- (Reuters) - Saturday was World AIDS day - a disease that
terrified many in the 80s and early 90s - but since then it has been
a lower profile.
- Despite the fact that the number of those infected with
HIV/AIDS has continued to increase on a massive scale worldwide. The UN
convservatively states that in the first 20 years of the epidemic, 60
have already died or are currently dying.
- "People have all sorts of different rationalisations
of why they're not the kind of person that gets HIV, and none of them holds
water and it's that kind of attitude that puts people at risk," says
Kevin Hague from the New Zealand AIDS foundation.
- A recent survey showed that 48% of kiwis had changed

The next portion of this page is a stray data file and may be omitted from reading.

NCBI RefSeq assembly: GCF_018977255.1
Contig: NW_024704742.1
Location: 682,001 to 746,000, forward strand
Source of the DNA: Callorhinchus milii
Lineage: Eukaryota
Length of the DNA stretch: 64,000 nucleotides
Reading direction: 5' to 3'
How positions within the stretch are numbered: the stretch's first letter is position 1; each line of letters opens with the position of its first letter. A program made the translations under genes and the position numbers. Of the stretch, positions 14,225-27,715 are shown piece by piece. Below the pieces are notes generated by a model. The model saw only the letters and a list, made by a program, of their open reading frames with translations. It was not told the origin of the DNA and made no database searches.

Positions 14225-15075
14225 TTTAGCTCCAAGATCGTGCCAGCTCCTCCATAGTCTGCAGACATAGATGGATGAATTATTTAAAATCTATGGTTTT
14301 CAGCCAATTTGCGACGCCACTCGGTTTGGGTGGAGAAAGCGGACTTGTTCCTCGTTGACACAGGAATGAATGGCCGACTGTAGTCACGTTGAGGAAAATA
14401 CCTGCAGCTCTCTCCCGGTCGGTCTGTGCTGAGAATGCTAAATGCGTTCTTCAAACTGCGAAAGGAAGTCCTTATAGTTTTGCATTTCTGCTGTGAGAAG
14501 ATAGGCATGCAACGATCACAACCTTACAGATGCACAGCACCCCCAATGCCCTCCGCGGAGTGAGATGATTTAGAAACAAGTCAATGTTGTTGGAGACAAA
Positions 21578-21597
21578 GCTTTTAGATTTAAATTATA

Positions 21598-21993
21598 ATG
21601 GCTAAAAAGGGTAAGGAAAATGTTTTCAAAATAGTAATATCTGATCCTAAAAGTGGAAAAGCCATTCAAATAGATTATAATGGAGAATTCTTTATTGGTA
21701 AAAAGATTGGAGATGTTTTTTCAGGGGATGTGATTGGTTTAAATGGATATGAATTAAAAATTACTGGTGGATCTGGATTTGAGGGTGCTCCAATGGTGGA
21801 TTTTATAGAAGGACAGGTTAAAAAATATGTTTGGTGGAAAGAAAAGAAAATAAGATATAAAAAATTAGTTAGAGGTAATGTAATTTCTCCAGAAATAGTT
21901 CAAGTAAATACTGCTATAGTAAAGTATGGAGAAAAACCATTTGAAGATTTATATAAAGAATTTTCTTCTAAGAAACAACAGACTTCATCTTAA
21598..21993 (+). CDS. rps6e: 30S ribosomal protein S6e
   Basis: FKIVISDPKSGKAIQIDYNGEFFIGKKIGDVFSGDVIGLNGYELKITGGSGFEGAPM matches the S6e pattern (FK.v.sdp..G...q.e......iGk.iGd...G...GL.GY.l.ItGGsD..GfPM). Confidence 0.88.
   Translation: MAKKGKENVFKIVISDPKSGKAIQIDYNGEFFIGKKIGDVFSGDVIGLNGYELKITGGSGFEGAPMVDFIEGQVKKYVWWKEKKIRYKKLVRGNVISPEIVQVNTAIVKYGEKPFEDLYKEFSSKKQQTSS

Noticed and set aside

their sexual habits because of AIDS, but that still leaves over half the
country who have completely ignored the risks.
- And worldwide trends indicate AIDS is no where near it's
- "The centre for disease control in Atlanta which
has monitored the disease since the first reported case 20 years ago, made
the chilling comment that we are still in the early days of the
- The highest prevalence of HIV/AIDS is spreading south
- in parts of africa one-in-three people are infected - now India has the
second largest figures worldwide and on our doorstep Papua New Guinea is
resembling Africa too.
- "It is a threat to the pacific, it hasn't hit the
pacific and we do have time to get that message in there," says Health
Minister Annette King.
- A message most of 2000 kiwis who have been diagnosed
with HIV or AIDS found out the hard way.
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